The last four British citizens held in Guantanamo Bay are to return to the UK today after almost three years detention without trial. However, the ordeal is not over. They are to be arrested by British Police on their return.
Senior police sources say there is virtually no chance of the men being charged, (the evidence gained from Guantanamo would be inadmissible due to the methods used to obtain it), so what it the reason for this vindictive action?
Helen Bamber (founder of the Medical Foundation for the Care of Victims of Torture) has criticised this move, pointing out that after three years of abuse it is unlikely that the British Police will gain any useful information from the men. Iqbal Sacranie (the secretary-general of the Muslim Council of Britain) reminded the Home Office that "These people are not criminals or terrorists, they are people who have been detained for no reason because they were in the wrong place at the wrong time", but it seems that
you are now guilty until you can prove your innocence, and
you cannot prove your innocence if you are not told what you are being charged with
It is interesting to note that Condoleezza Rice hypocritically described Cuba as "an outpost of tyranny" only last week. Of course, she was not talking about Guantanamo, but the rest of the country.
Only days later President Bush started his second term with a promise to unleash "the force of freedom" noting "the best hope for peace in our world is the expansion of freedom in all the world"..... unless (of course) the US can make a profit from the repression and tyranny.
For example, the UN reported that torture in Uzbekistan was "systematic, pervasive and persistent... throughout the investigation process". The opposition leader Muzafar Avazov was actually boiled alive for refusing to abandon his religious convictions while imprisoned for disagreeing with the Government.
Yet in 2003, Bush granted a waiver to Uzbekistan for failing to improve its human rights record, so that the aid package could continue. In February 2004, Donald Rumsfeld (as the US secretary of defence) visited the country's dictator, Islam Karimov, and confirmed "The relationship [between our countries] is strong and growing stronger. We look forward to strengthening our political and economic relations."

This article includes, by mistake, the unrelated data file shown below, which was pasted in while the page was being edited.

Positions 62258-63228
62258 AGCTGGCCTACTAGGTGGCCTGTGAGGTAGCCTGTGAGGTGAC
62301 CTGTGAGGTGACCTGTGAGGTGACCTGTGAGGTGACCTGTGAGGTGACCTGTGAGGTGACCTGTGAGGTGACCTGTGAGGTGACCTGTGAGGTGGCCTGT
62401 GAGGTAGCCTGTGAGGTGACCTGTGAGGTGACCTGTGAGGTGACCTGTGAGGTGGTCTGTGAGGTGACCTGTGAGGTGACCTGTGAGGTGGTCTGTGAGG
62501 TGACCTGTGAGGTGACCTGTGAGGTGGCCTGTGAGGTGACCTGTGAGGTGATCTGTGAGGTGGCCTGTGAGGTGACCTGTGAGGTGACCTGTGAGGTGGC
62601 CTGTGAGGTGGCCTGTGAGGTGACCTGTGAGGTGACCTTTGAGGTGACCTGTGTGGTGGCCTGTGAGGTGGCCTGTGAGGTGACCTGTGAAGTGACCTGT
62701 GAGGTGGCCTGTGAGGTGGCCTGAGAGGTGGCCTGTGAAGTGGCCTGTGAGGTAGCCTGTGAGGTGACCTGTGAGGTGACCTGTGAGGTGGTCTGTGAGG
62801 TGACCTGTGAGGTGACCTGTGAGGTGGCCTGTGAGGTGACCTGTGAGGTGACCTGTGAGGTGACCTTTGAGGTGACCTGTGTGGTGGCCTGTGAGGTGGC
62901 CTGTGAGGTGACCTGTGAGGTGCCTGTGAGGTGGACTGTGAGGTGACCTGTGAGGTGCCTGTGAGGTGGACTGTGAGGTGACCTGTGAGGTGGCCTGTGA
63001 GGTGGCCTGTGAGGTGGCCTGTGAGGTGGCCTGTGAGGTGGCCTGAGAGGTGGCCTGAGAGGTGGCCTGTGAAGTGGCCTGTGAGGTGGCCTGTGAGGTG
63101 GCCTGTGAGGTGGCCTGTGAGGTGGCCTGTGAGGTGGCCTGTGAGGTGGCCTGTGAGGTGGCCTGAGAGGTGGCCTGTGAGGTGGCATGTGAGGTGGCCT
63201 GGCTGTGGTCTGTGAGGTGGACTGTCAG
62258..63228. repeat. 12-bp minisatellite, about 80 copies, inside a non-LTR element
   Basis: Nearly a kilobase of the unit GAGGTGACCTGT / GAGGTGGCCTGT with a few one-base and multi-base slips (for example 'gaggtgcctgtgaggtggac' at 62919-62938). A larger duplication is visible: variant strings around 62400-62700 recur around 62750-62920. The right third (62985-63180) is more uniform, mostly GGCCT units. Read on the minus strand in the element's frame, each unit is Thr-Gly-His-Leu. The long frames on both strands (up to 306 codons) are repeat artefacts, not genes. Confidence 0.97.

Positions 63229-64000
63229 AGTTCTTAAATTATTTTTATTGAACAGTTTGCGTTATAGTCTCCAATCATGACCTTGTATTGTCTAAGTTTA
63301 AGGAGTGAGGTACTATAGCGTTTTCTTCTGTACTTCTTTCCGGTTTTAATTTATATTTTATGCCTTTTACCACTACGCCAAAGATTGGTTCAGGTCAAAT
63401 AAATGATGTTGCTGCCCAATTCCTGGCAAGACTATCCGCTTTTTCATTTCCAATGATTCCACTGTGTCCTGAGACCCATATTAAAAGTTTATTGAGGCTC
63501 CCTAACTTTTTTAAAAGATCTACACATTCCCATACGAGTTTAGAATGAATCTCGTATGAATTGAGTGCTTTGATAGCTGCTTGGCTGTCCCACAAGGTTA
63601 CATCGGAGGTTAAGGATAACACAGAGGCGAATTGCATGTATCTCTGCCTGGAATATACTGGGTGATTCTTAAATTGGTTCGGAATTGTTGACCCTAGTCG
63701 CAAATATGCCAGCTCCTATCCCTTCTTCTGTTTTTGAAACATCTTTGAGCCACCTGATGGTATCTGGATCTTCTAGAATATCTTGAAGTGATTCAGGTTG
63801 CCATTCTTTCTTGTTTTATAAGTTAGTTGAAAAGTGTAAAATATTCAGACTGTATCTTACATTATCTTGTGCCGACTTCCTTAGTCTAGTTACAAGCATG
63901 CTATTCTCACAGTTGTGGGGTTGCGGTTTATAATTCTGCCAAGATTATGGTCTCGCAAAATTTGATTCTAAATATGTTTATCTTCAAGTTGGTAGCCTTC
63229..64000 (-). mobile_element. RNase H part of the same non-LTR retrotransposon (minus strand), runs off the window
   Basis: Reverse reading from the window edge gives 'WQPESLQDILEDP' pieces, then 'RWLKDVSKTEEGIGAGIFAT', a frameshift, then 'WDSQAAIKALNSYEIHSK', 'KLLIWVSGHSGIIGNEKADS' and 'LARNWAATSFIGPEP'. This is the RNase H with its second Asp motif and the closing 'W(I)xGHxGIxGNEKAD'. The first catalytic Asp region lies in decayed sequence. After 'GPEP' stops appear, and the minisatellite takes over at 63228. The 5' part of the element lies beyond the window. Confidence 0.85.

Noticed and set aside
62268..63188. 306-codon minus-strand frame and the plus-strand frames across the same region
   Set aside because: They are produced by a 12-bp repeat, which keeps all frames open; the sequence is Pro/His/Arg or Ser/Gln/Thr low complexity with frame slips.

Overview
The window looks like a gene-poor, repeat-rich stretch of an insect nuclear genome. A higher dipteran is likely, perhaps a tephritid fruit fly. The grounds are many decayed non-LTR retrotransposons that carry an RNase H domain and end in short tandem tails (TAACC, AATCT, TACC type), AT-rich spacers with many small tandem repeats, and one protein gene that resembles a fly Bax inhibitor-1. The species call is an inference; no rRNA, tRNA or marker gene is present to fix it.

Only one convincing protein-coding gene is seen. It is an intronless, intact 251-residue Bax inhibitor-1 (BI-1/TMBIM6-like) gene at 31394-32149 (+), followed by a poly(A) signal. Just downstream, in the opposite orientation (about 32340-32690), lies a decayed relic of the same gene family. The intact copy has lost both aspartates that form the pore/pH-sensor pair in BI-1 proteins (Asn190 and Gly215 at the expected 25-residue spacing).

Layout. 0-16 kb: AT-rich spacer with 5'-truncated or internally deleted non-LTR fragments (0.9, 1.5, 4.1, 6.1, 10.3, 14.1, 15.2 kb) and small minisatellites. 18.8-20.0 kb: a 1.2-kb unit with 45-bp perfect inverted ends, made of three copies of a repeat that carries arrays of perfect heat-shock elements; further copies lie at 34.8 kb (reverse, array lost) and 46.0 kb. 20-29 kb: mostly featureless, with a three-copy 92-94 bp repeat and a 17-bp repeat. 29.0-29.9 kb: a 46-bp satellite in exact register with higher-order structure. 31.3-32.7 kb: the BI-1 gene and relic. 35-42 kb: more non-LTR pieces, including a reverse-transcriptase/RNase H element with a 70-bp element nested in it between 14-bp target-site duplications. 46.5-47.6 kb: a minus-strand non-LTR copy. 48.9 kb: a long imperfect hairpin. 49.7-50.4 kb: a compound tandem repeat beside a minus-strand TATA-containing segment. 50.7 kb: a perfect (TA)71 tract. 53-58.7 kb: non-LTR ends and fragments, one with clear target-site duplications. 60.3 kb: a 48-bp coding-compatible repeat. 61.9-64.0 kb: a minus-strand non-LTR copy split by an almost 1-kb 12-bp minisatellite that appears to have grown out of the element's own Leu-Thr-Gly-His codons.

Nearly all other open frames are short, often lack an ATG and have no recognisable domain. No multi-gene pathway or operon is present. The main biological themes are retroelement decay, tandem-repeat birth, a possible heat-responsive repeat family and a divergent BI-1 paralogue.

You see, there may be an estimated 10,000 prisoners of conscience in Uzbekistan, but it also hosts a US military base that offers easy access to Afghanistan and the rest of the region.
Meanwhile, back in Iraq "Human Rights Watch" have issued a report stating that "The Iraqi interim government ... appears to be actively taking part, or is at least complicit, in....grave violations of fundamental human rights. Nor has the US, the UK or other involved governments publicly taken up these issues as a matter of concern."
So Bush the hypocrite tells us "America will not pretend....
1. "that jailed dissidents prefer their chains" (unless they are in Abu Ghraib or Guantanamo Bay)
2. "that women welcome humiliation and servitude" (unless they live in Saudi Arabia)
3. "that any human being aspires to live at the mercy of bullies" (unless they live in Uzbekistan or Israel).
The new White House nominee for the post of attorney general (Alberto Gonzales) not only refuses to rule out torture under any circumstances, he came close to defining torture as treatment that led to "dying under torment" (in August 2002). So if you survive, you were obviously not tortured! This pleasant chap also chaired meetings in which some nifty methods of torture were discussed, such as;
the threat of being buried alive, and
"water-boarding" (the victim is strapped to a board, forcibly pushed under water, wrapped in a wet towel, and made to believe he will drown).
Now (according to the Washington Post), the US are proposing to build new prisons in Afghanistan, Saudi Arabia and Yemen (to add to those in Cuba, Jordan, Egypt, and Diego Garcia) to allow them to hold more people indefinitely without access to legal representation and without the protection of international or US law.
A global poll for the BBC last week showed that people in 18 out of 21 countries felt a second Bush term would have a negative impact on peace and security. About the only person with a positive view of a second Bush term is our "beloved leader", Mr Tony Blair. "Evolution comes with experience," he quipped.
Unfortunately, Bush does not believe in evolution, and Blair does not learn from experience.